Blood glucose: How your blood sugar can affect your health
Foods that dramatically raise and then lower your blood sugar can lead to health problems. Here’s what you should know about blood glucose
Source: Best Health Magazine, May 2010
Unless you have diabetes, you’ve probably never given your blood glucose’the amount of sugar in your blood’a second thought. But researchers now know that a diet loaded with foods that send blood glucose on a roller-coaster ride of highs and lows can increase your risk of heart disease by damaging blood vessels and raising cholesterol. It can even chip away at your memory and increase the risk of certain cancers. While you may not notice a problem, that doesn’t mean there isn’t one; you may actually be on a path that shaves years off your life.
Fortunately, none of this damage happens overnight, and even modest changes to the foods you eat every day can start you on a healthier routine and make you feel more alert and energized immediately.
What blood glucose does
When you need a quick pick-me-up, do you reach for a gooey Danish, a sugary donut or a couple of cookies? These ‘fast-acting’ foods are handy and they take no time at all to dissolve in your stomach. They race into your bloodstream, flooding your body with blood glucose and temporarily boosting energy. The trouble is that the surge doesn’t last long, and when the crash comes, you may feel listless, headachy’and ravenously, must-eat-something-sugary-this-minute hungry.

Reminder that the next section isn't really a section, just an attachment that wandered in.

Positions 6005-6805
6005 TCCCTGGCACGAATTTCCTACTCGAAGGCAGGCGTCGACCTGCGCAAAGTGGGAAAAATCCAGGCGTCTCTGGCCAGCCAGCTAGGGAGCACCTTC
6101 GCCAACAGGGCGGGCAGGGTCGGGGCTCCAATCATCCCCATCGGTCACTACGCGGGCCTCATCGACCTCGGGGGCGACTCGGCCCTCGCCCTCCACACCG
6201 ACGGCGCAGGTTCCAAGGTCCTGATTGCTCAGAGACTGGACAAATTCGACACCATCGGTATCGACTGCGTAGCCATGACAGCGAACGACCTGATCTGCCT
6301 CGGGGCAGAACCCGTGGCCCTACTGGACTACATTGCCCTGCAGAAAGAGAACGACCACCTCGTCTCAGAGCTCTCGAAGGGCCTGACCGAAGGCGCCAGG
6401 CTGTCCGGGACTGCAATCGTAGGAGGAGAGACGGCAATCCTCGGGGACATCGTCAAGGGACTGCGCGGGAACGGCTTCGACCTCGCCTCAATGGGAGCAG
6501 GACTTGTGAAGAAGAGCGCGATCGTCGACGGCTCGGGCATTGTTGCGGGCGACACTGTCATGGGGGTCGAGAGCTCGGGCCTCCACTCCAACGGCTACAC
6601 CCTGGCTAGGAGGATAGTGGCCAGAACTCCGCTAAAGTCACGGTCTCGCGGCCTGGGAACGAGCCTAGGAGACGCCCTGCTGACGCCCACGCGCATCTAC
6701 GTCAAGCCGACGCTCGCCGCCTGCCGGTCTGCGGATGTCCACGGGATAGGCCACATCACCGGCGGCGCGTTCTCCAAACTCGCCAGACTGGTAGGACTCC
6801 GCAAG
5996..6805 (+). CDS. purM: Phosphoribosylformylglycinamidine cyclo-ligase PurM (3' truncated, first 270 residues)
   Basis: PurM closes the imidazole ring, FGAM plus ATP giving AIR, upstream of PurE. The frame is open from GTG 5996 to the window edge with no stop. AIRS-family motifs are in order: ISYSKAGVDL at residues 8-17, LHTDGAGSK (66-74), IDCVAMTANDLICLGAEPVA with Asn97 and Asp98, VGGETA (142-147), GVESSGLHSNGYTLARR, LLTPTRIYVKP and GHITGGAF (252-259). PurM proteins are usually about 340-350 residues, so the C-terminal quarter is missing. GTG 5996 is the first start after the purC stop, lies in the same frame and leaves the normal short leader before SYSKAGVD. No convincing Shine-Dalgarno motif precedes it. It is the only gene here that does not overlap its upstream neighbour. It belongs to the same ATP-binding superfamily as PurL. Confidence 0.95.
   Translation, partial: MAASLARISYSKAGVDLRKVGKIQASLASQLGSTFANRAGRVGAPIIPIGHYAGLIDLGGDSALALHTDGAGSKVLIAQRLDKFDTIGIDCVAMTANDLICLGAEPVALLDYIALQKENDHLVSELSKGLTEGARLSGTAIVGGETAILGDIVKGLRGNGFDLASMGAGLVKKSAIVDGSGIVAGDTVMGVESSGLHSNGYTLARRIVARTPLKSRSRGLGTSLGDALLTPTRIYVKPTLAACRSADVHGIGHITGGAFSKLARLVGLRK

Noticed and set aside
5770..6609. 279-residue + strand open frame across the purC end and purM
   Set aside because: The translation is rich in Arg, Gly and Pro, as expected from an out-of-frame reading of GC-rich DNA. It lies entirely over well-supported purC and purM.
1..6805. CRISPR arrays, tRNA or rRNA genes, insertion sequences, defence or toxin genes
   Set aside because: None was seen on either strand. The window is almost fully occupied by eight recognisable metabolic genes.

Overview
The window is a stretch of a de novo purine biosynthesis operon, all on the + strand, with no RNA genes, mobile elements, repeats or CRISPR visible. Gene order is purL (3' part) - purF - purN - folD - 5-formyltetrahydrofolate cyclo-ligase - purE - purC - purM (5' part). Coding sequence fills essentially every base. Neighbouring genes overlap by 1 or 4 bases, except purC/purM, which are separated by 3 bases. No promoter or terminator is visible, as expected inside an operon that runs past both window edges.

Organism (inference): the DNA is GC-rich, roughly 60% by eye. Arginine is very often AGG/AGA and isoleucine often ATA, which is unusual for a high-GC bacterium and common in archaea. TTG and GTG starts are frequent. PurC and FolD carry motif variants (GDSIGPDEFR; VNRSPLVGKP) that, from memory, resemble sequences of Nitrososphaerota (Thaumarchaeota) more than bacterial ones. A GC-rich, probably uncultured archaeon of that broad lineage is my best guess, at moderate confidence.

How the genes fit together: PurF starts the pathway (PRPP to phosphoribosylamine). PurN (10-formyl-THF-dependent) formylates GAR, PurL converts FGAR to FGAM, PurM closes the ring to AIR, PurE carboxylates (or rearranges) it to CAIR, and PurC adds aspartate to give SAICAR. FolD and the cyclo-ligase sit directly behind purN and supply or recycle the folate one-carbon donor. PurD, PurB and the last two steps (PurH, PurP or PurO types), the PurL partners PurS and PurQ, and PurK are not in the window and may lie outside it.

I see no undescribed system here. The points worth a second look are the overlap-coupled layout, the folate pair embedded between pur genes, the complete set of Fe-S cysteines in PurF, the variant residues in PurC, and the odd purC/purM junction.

Why controlling blood glucose matters
Unfortunately, our diets are full of foods that send us for a ride on the glucose roller coaster. So it’s no wonder many of us have less energy than we’d like. And, yes, eating too much and exercising too little get the lion’s share of the blame for weight gain, but yo-yoing blood glucose contributes by setting in motion a chain of events that eventually sends you shopping for bigger jeans.
But it’s not just low energy and weight gain that we have to worry about. For most of us, even when our blood glucose skyrockets after a large meal, our body can bring it back to normal in a few hours with no problem. Only people with untreated diabetes have blood glucose levels that stay quite high most of the time. For a long time, doctors thought that only diabetics needed to be concerned about the effect of food on their blood glucose levels. Now we know that even in healthy people, high levels after meals can, over time, damage the body, even if diabetes never develops.
Click through for seven tips to help keep your blood glucose in check.